7 2. Scope of the Protocol MAPPA are the statutory arrangements for managing sexual and violent offenders. MAPPA is not a statutory body in itself but is a framework or mechanism through which agencies can better discharge their statutory responsibilities and protect the public in a co-ordinated manner. Agencies at all times retain their full statutory responsibilities and obligations. The Responsible Authority (RA) consists of the Police, Prison and Probation Services. They are charged with the duty and responsibility to ensure that MAPPA is established in Hampshire and the Isle of Wight and for the assessment and management of risk of all identified MAPPA offenders. Other agencies under section 325(3) of the Criminal Justice Act (2003) have a Duty To Co-operate with the Responsible Authority. They are: Local Authority Social Care Services (Adult and Children s services) Primary Care Trusts, other NHS Trusts and Strategic Health Authorities Jobcentre Plus Youth Offending Teams Registered Social Landlords which accommodate MAPPA offenders Local Housing Authorities Local Education Authorities Electronic Monitoring Providers This protocol represents the joint policy of the Responsible Authority agencies as well as the Duty to Co-operate agencies, all of whom are signatories to this protocol. The spirit of working together, coupled with the statutory responsibility to have a shared approach to risk management, means that effective information sharing mechanisms are in place. The acceptance of the shared responsibility held by all agencies and effective information sharing, in accordance with legislation, will lead to better public protection. The MAPPA Guidance 2007 provides more explanation about the role of the DTC agencies. Service Level Agreements will be reviewed in the light of the newly published guidance. 3. Decision Making MAPPA constituent agencies need to be mindful of both their statutory obligations and wider responsibilities to public protection. They need to ensure that these are not compromised by the MAPP arrangements. Agreement between agencies is an aspiration rather than a requirement, therefore differences of opinion in respect of either the risk assessment or risk management plan must be fully documented in the minutes. No agency should feel pressured to agree to a course of action which they consider is in conflict with their statutory obligations and wider responsibility to public protection. 3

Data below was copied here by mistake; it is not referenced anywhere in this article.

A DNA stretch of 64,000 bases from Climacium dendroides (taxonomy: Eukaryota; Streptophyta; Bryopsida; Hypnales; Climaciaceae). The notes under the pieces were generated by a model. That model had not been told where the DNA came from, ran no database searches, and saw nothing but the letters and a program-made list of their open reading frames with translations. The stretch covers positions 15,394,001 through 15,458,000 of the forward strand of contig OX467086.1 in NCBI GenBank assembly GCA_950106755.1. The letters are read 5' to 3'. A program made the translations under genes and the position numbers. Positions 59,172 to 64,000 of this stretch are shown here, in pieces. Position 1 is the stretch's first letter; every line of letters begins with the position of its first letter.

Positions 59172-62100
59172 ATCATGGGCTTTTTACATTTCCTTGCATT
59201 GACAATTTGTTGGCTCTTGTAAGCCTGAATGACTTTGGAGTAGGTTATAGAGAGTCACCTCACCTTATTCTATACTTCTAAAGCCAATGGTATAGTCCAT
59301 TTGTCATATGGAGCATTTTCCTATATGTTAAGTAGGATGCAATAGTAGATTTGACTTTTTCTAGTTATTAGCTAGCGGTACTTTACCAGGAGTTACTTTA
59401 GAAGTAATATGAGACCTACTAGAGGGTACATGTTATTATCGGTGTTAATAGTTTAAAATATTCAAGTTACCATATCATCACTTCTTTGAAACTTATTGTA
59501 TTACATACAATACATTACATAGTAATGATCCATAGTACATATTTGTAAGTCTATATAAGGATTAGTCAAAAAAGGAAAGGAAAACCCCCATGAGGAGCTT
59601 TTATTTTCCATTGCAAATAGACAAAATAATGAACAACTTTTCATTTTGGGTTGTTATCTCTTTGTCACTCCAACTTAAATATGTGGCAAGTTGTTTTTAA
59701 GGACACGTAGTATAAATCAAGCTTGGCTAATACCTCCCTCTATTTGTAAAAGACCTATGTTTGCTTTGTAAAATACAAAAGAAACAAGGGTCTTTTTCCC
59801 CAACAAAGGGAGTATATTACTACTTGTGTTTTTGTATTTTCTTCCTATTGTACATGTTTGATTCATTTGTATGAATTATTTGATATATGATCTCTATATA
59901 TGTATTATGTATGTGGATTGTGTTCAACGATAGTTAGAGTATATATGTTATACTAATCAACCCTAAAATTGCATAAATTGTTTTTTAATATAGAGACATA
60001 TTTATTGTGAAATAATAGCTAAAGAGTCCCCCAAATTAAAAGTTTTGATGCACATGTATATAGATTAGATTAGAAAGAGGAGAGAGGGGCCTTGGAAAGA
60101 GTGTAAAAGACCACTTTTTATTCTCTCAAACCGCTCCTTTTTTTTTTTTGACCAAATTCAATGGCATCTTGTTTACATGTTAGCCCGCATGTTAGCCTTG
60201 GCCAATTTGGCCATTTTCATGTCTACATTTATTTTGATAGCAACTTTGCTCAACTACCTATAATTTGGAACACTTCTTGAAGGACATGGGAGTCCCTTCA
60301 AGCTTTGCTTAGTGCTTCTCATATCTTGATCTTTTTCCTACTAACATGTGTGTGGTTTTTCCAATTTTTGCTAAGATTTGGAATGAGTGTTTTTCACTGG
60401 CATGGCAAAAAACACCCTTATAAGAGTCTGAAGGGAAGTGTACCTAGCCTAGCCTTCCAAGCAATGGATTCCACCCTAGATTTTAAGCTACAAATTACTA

8 4. Diversity The work of MAPPA is committed to equal access to services for all groups, particularly in relation to race, gender, age, religious belief, sexuality, sexual orientation and disability. This means all actions undertaken or recommended by MAPPA, and all policies and procedures, will be based on assessments of risks and needs. They will not draw on stereotypical assumptions about groups that will be discriminatory in outcome. In undertaking its work, MAPPA will be sensitive and responsive to people s differences and needs. It will integrate this understanding into the delivery of its function to ensure that nobody is disadvantaged as a result of their belonging to a specific social group. 4